Re: approximation by rationals

• To: mathgroup at smc.vnet.net
• Subject: [mg23493] Re: [mg23487] approximation by rationals
• From: Andrzej Kozlowski <andrzej at tuins.ac.jp>
• Date: Sun, 14 May 2000 16:59:57 -0400 (EDT)
• Sender: owner-wri-mathgroup at wolfram.com

```If you read your own statement of the theorem the answer should become
obvious. The theorem quite correctly states that if (a/b) satisfies the
inequality then (a/b) is a convergent of z, but it does not state that every
convergent of z satisfies the inequality. This is the difference between a
necessary condition and a sufficient condition. That's all. It is in fact
untrue that the necessary condition (to be a convergent) holds for Pi but
not for E. It does not hold for either. Here is a proof that it also does
not hold for Pi using Mathematica::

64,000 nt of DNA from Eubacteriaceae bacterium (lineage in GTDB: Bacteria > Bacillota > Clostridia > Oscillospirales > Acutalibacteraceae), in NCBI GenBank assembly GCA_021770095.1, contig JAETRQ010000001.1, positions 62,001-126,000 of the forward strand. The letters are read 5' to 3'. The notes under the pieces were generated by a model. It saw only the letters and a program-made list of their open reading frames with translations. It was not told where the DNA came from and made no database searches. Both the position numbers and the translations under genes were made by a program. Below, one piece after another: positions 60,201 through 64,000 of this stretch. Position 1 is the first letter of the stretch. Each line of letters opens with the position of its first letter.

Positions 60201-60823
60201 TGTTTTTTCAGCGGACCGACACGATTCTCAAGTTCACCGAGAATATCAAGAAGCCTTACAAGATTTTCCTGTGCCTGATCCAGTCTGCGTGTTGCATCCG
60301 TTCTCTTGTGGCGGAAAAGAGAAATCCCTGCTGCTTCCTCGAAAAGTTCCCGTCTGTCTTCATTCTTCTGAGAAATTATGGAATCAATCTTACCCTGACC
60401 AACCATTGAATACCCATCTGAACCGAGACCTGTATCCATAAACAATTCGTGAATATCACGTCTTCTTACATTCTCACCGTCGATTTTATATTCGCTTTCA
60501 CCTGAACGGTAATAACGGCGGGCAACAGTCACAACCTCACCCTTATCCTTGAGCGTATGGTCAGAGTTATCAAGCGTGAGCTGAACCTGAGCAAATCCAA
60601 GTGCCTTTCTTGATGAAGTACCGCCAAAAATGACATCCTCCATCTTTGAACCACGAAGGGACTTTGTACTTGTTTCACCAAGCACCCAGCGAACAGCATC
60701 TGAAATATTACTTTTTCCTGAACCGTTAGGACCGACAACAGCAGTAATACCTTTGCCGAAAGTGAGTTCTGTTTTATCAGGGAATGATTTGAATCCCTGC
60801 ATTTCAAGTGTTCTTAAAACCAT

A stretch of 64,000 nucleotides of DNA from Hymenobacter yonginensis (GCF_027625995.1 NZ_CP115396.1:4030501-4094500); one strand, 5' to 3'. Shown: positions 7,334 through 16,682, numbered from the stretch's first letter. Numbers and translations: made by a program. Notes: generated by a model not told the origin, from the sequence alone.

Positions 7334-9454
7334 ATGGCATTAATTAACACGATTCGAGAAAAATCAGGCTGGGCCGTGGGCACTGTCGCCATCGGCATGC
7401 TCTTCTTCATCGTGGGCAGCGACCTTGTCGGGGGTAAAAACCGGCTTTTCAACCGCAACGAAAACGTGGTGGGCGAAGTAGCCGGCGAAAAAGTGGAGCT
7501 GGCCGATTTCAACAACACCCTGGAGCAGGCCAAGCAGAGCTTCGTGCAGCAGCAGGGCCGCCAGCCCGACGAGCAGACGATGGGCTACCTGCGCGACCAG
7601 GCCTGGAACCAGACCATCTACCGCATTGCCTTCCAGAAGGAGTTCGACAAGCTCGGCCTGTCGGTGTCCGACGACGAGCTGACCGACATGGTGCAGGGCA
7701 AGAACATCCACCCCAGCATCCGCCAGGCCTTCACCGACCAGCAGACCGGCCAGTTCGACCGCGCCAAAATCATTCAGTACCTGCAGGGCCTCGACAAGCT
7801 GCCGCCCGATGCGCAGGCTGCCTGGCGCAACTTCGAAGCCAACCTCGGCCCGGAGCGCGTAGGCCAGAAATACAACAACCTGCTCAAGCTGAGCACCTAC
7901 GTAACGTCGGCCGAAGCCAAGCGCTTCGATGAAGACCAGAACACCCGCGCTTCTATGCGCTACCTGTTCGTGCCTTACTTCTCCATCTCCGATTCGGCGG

Load in the continued fractions package:
In:=
<< NumberTheory`ContinuedFractions`

define the test:
In:=
test[f_, Rational[c_, d_]] := Abs[f - c/d] < 1/(2d^2) && d >= 1

Let's take the first 30 convergents of Pi:
In:=
conv = Convergents[Pi, 30];

Let's check how many satisfy the test:

In:=
Length[conv1 = Select[conv, test[Pi, #] &]]
Out=
21

We can see the ones that do not:

In:=
Complement[conv, conv1] // InputForm
Out//InputForm=
{3, 333/106, 103993/33102, 208341/66317, 833719/265381,
4272943/1360120, 5706674932067741/1816491048114374,
5371151992734/1709690779483, 14885392687/4738167652}

on 5/13/00 11:54 AM, Matt Herman at Henayni at hotmail.com wrote:

>
> hi,
>
> there is a number theory theorem which states that if |z-(a/b)|< 1/(2
> b^2), then a/b is a convergent of z. If this is true, then why when I go
> into mathematica and set z=E and a/b = 106/39, which is a convergent
> of E, the inequality is false? Is this a problem in mathematica's
> numerical evaluation, or a problem in the theorem? Is the theorem only
> valid when z is a quadratic irrational? Because the theorem works for
> z=Pi. Also the stronger form of the theorem is |zb-a|<1/2b^2. This is
> false when z=E. Again the same question as above.
>
>
> Matt

```

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